Chinese poet and essayist Shao Yanxiang was born in 1933 in the Zhejiang province of China. During the mid-1950s, Yanxiang became critical of the new China and began publishing satirical essays. For this, he was labeled a rightist and officially denounced by the Chinese government. Eventually, Yanxiang was vindicated and his writing continued to flourish. “My Optimism” appears in the 1990 collection The Red Azalea: Chinese Poetry Since the Cultural Revolution.
“My Optimism” is a deceptively simple piece about the speaker’s attachment to and relation with his own optimism. The poem raises questions on the role of optimism and idealism, what keeps us going in our work, and what does or should motivate our actions in the world.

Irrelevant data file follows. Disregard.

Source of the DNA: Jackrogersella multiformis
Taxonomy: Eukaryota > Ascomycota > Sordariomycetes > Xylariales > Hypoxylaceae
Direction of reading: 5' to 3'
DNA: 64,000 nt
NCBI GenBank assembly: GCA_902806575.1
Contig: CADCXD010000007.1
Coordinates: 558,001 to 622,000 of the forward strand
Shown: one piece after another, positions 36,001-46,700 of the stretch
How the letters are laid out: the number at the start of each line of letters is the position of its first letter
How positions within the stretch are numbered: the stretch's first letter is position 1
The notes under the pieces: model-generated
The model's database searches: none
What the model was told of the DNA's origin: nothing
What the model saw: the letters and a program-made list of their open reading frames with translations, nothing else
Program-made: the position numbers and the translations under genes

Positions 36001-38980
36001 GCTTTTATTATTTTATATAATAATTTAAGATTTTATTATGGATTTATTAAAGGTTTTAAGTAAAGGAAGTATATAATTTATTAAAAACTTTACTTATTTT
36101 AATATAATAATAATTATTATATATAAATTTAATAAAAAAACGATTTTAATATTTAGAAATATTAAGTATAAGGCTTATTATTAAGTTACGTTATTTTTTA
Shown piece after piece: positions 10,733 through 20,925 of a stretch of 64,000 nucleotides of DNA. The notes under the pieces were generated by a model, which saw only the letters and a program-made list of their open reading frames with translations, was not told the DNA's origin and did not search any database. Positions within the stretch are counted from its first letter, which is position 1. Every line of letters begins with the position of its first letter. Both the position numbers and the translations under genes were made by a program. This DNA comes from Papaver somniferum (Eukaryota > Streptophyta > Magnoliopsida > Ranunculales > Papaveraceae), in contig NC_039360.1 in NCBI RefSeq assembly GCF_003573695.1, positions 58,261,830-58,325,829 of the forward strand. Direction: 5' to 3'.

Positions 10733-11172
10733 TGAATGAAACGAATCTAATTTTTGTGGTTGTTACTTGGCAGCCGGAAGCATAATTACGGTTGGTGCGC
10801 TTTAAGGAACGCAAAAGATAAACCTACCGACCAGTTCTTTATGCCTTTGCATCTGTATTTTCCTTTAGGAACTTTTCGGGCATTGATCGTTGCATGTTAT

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The Red Azalea: Chinese Poetry Since the Cultural Revolution, edited by Edward Morin. University of Hawaii Press, 1990.
Reading - Short Enough to Read Aloud.
How should we respond to crisis?When is conflict helpful?How do we define who we are?How do you understand your own identity? How does it relate to the communities you are a part of?What motivates us to act in the world?Where do our values come from? Why do we care about what we care about?